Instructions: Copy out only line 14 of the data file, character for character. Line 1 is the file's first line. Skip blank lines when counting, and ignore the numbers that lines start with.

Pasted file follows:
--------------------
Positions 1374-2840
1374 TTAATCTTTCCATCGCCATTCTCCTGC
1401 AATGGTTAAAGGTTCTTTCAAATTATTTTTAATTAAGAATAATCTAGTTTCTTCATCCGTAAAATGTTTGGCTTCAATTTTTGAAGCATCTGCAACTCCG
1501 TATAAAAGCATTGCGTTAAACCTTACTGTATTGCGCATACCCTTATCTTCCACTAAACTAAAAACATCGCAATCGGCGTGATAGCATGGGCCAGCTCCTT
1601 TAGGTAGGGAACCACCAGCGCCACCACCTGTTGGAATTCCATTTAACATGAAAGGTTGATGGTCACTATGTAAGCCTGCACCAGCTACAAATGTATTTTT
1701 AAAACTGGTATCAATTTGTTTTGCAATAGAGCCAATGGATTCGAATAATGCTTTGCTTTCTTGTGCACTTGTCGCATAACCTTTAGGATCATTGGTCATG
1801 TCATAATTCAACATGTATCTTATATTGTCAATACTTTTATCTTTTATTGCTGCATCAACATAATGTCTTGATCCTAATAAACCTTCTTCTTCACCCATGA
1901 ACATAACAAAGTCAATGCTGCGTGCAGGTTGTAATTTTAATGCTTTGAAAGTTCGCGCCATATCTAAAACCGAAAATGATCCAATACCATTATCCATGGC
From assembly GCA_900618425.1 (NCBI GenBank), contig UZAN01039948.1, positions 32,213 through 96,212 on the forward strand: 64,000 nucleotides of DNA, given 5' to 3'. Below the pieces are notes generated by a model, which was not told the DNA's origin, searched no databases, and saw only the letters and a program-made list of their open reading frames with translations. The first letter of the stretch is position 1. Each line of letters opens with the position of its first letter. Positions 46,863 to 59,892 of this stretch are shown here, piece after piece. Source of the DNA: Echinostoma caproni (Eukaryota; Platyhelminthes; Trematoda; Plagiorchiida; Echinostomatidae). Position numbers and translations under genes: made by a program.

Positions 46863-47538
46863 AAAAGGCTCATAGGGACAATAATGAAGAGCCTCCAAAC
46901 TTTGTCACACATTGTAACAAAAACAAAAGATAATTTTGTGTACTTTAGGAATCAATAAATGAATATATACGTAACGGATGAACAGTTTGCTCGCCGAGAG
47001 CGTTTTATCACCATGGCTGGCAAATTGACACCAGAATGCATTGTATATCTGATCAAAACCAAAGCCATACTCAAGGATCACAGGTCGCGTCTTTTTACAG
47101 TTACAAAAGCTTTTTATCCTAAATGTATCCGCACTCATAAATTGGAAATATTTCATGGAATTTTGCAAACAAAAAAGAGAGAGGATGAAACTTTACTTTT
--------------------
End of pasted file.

47101 TTACAAAAGCTTTTTATCCTAAATGTATCCGCACTCATAAATTGGAAATATTTCATGGAATTTTGCAAACAAAAAAGAGAGAGGATGAAACTTTACTTTT